When in doubt, it never hurts to ask. Ask for free stuff, ask for specials and ask for help. You never know, until you ask.
3. Save on your first day.
Some gyms offer fantastic incentives for joining the gym on your very first visit.
Gym owners realize how important it is to get you started when you are most motivated to make a healthy change. If you know you want to join the gym, you might save more money if you don’t procrastinate.
Unfortunately, many members never know all their options because they simply do not communicate their needs. Gym shoppers often just collect membership information and go home to think it over privately. However, you have a much greater chance of getting the exactly what you need if you tell the gym’s staff exactly what you are looking for, including when you want to join and how much you want to pay.
You can also ask the gym’s representative if they have any coupons or have any specials.
There are several ways you may be able to save money when joining a gym. Savings can include discounts on the enrollment fee, lower monthly dues, a free t-shirt, free (or discounted) personal training or even a complimentary month.
Most gyms also offer corporate discounts for local businesses and professions (like emergency services, the school district or hospital employees). Check with your business to see if they are affiliated with any local gyms before you start gym shopping or ask the gym about corporate discounts and affiliations.
Lastly, many gyms offer discounts if you pay in full or buy packages. Sometimes it is more cost effective to put a one-year membership on a credit card than it is to finance the membership through the gym. Again, weigh your all your options and let their staff guide you. That is what they are there for.
Don’t be afraid to ask if there are any specials for joining on your first visit. The worst thing they can say is “no.”
4. Expect an enrollment fee.
Nearly all fitness centers have some kind of enrollment fee due upon joining.
The enrollment fee, also commonly called a “joiner fee”, typically covers the initial investment the gym makes to put you into their computer system and get you comfortable in the gym. The joiner fee may cover a free session with a trainer, fitness assessment, body composition or membership key card. Some gyms may use the initial cost to cover the expense of their welcome gift if they offer a gym bag, towel or any marketing tools when you join.
Some health clubs only require a joiner fee, while others may require a joiner fee plus your first month’s dues. If you are not required to pay for your first month up front, the joiner fee will help cover your membership until your monthly dues start to kick in.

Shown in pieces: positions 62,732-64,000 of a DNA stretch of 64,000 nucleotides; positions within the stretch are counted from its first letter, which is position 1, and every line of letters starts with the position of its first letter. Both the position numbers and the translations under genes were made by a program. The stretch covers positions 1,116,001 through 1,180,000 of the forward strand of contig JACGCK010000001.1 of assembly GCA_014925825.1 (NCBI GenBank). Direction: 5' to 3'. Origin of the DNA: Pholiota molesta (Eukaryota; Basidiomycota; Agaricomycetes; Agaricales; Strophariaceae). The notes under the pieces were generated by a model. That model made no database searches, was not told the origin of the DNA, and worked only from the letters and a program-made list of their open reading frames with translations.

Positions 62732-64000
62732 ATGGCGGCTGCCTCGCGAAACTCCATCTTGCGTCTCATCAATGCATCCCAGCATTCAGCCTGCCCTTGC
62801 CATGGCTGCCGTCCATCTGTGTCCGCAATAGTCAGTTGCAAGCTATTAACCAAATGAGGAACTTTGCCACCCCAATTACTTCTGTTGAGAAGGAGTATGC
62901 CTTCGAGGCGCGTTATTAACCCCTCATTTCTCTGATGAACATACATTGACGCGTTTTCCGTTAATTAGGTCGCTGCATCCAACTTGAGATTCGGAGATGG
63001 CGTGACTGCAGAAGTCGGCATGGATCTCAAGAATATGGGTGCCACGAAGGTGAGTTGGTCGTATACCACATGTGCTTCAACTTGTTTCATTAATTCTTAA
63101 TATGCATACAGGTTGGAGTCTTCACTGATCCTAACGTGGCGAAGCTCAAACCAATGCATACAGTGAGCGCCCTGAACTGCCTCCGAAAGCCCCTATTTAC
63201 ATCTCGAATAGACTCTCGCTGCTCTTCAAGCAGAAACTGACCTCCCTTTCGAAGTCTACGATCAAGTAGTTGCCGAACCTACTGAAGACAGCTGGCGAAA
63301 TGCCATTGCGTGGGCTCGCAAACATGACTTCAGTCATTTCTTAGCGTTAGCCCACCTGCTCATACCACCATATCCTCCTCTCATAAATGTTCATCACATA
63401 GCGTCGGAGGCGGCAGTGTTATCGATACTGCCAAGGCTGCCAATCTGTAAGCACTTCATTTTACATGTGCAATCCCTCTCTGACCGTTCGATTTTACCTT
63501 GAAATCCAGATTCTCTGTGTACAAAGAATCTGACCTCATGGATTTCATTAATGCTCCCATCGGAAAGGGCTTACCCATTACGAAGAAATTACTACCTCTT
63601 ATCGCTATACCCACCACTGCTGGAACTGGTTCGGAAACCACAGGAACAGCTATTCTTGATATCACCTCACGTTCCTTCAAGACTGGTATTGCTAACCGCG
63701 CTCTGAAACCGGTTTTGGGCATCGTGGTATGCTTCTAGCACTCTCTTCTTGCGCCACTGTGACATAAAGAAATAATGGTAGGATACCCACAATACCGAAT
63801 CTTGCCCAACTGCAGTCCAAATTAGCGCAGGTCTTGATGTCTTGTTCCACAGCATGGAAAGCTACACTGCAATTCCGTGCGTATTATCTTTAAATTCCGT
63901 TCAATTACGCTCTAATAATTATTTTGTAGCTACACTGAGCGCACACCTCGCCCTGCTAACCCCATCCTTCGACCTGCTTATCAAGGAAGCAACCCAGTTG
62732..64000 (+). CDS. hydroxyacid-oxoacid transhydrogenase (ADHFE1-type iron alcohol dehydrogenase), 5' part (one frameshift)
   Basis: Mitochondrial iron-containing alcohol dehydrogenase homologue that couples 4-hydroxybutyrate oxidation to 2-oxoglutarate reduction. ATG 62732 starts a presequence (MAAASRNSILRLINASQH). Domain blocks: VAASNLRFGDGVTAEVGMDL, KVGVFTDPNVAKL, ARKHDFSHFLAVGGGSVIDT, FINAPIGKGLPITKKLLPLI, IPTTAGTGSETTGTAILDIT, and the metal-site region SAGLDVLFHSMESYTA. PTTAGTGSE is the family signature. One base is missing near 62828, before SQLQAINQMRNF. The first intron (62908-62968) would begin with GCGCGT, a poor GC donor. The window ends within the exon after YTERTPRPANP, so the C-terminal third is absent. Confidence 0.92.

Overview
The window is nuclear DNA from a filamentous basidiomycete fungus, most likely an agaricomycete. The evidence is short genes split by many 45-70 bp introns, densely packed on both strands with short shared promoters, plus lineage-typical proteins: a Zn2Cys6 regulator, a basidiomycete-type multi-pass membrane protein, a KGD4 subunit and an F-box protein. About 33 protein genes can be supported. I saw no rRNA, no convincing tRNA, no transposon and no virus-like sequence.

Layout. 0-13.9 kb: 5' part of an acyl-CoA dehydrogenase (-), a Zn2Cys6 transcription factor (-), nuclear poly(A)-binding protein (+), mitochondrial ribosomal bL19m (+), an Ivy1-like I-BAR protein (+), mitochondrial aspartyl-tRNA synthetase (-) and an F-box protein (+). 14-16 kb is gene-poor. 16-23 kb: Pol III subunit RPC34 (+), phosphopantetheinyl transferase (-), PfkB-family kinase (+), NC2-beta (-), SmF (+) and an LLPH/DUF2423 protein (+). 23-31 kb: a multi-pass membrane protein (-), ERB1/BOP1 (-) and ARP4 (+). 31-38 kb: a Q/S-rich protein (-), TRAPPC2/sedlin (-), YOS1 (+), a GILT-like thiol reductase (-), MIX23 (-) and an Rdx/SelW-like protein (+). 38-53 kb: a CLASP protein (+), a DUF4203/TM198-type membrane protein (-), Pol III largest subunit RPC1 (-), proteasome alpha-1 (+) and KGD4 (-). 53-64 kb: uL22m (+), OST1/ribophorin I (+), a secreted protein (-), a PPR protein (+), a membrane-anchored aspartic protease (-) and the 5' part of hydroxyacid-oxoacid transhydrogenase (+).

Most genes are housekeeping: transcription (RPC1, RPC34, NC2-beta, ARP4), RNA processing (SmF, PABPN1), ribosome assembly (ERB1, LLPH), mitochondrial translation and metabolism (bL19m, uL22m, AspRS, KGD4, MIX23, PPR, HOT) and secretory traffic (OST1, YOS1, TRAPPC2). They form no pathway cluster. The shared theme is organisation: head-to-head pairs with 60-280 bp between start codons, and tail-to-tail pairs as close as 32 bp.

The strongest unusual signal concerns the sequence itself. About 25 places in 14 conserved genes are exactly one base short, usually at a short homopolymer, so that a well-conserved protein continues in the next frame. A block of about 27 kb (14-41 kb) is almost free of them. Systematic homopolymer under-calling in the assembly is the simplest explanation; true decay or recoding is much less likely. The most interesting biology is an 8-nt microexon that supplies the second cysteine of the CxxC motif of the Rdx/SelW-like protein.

Another benefit the enrollment fee offers is it protects members from undesirable riffraff. If a gym requires a healthy enrollment fee, you can feel confident you are working out in a safe environment with people who are taking fitness seriously and respecting the facility’s equipment.
Moderate to high membership fees can also help the gym provide better member services. Every gym has the option to have higher membership fees with fewer members or lower membership fees with more members.
While low membership fees may seem attractive at first glance to the consumer, it might be more difficult to get good personal service due to over-crowdedness. The more members a gym has, the harder it is to service them with a lower budget. High traffic also means more wear and tear on equipment. So, it may be worth a few extra bucks to join a place that will remember your name and fix equipment promptly.
While lower fees may attract the masses, higher membership fees may also give consumers more exclusivity, privacy or convenience. This may mean less wait times for your favorite machine or getting your favorite spot in a group exercise class.
Most gyms do run enrollment specials at times to reduce the initial payment, but you should expect to pay somewhere between $75 to $150 upon joining. Corporate gyms are normally less flexible, while “mom and pop” gyms or more likely to work with you, like allowing you to break up your initial payment or even allow you to post-date a check.
All in all, every single gym is different. But, nine times out of ten, they all will require some type of initiation fee on the day you join.
5. Know your options.
So many gyms offer a wide variety of membership options.